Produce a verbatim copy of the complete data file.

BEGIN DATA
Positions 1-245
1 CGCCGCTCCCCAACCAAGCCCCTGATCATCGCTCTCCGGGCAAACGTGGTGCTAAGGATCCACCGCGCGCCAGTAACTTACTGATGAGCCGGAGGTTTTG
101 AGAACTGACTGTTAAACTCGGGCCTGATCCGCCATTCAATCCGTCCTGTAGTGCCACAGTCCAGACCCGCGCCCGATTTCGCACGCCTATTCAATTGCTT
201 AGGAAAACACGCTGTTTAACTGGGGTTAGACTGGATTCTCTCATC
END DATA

Positions 1-245
1 CGCCGCTCCCCAACCAAGCCCCTGATCATCGCTCTCCGGGCAAACGTGGTGCTAAGGATCCACCGCGCGCCAGTAACTTACTGATGAGCCGGAGGTTTTG
101 AGAACTGACTGTTAAACTCGGGCCTGATCCGCCATTCAATCCGTCCTGTAGTGCCACAGTCCAGACCCGCGCCCGATTTCGCACGCCTATTCAATTGCTT
201 AGGAAAACACGCTGTTTAACTGGGGTTAGACTGGATTCTCTCATC